Tool to test infant’s ears approved

By Julian Scharman

Mimosa Acoustics has received permission from the Food and Drug Administration to begin production of its new device after waiting a month and a half. The device is capable of discovering problems in the middle ears’ of newborns.

It was not until the FDA approved Mimosa’s Power Ear Analyzer in February, that Mimosa could actually allow the device to go into full production.

Pat Jeng, founder and owner of Mimosa Acoustics, capitalized on the tympanometer, a previous technology used that is incapable of producing accurate results on newborns due to the size of the instrument relative to the newborn’s ear, he said.

Jont Allen, chief technology officer at Mimosa Acoustics and professor in electrical Engineering, said that fluid buildup behind the eardrum is not an abnormal occurrence among newborns.

Allen added that as much as 5 to 10 percent of newborns can experience hearing impairments early on.

“About 100 out of 1000 newborns can have some kind of middle ear problem,” Allen said.

Only three out of those 100 will actually develop a problem.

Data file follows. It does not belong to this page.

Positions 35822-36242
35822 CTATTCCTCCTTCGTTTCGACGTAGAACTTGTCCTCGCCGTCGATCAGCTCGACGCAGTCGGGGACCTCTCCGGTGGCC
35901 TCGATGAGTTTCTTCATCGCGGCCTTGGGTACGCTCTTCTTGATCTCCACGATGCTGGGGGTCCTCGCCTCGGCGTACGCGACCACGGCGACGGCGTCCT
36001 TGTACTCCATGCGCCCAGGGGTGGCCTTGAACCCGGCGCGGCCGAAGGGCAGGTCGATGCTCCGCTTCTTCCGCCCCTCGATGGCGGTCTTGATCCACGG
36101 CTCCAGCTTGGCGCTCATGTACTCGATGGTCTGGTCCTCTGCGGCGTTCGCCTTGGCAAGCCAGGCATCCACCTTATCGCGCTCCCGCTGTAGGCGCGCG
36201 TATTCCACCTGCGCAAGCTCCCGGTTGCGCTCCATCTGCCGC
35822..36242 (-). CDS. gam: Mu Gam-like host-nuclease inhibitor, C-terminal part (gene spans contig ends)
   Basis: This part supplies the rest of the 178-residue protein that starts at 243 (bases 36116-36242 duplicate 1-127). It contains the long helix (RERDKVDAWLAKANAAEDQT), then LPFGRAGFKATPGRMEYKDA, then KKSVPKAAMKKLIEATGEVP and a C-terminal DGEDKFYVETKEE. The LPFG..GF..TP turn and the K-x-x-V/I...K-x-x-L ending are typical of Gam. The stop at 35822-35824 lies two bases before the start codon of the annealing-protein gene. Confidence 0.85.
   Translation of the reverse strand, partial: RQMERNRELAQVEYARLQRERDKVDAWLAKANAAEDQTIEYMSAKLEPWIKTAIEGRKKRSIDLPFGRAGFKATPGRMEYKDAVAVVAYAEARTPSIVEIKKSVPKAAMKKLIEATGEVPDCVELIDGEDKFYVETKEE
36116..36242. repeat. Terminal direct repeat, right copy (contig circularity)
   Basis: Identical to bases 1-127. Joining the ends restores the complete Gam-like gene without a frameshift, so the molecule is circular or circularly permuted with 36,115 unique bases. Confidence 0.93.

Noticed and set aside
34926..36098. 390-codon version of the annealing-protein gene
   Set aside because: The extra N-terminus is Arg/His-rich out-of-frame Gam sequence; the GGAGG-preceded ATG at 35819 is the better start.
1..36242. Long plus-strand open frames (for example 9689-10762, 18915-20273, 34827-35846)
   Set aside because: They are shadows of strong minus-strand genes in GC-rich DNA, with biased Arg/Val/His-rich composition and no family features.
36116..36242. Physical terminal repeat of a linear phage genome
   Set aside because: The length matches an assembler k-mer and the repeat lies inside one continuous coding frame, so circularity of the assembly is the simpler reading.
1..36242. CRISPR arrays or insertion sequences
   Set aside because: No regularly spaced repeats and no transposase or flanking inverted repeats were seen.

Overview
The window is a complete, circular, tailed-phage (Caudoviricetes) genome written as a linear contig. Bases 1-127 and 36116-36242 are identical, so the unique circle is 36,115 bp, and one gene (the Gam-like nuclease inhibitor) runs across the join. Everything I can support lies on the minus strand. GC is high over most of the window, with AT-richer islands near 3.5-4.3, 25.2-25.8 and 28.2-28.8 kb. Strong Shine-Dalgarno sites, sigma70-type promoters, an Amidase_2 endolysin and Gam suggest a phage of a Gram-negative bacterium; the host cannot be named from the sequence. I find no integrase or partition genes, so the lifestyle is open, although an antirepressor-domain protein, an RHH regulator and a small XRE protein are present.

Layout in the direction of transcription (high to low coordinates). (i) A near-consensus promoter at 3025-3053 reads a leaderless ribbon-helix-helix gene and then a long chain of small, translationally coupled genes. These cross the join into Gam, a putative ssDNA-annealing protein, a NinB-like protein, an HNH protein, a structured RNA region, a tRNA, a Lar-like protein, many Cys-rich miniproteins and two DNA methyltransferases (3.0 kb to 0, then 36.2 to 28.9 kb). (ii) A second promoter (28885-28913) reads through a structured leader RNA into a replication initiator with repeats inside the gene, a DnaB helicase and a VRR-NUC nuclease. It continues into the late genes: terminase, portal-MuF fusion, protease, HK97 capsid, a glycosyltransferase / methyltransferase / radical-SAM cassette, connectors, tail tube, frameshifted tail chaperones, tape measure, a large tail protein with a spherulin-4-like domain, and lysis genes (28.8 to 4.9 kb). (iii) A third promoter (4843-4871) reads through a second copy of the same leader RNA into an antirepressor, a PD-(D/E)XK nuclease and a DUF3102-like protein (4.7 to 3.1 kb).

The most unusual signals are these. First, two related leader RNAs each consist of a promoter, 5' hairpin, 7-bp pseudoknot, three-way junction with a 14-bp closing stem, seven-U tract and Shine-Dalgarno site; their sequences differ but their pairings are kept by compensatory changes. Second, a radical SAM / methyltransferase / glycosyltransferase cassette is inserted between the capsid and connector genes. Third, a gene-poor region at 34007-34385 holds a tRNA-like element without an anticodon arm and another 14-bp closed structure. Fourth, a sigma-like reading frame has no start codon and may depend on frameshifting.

Mimosa Acoustics has already sold their product to clinics in New York City, Upstate New York, D.C., Washington, Canada and England, Jeng said.

Of the clinics worldwide currently using the Mimosa System, and doing clinical ear measurements on small children, Allen said they are finding that the device is very good at diagnosing different middle ear problems.

“There are five or six types of middle ear disease, and before you had to guess what it was based on some very crude measurements, but now with our device you can very precisely identify them,” Allen said.

Mimosa Acoustics, based out of Enterprise Works in the University Research Park, is being funded by two grants awarded to them from the National Institute of Health, totaling approximately $1 million.

Charissa Lansing, assistant professor in Speech and Hearing Science, said that Mimosa’s contributions are really exciting, especially in the area of new technology for infant hearing screening.

“It is imperative to identify infants with hearing loss and to provide appropriate amplification devices, for example, hearing aids and therapy by six months of age,” Lansing said.

Mimosa is offering up to a 30 percent discount off their device to researchers, normally priced at $10,000, to get them involved with this type of technology, Jeng said, who added the importance of educating people in the market.

“This isn’t a device like a thermometer, because people know how to take someone’s temperature,” said Jeng. “But because we are dealing with evaluating the ear, we are bringing people to more sophisticated technical terms, and we feel that people are more than ready for it.”